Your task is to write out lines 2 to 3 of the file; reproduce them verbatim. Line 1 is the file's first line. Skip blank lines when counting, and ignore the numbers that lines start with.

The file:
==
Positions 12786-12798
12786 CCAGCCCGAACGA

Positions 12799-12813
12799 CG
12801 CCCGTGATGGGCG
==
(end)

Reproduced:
12786 CCAGCCCGAACGA

Positions 12799-12813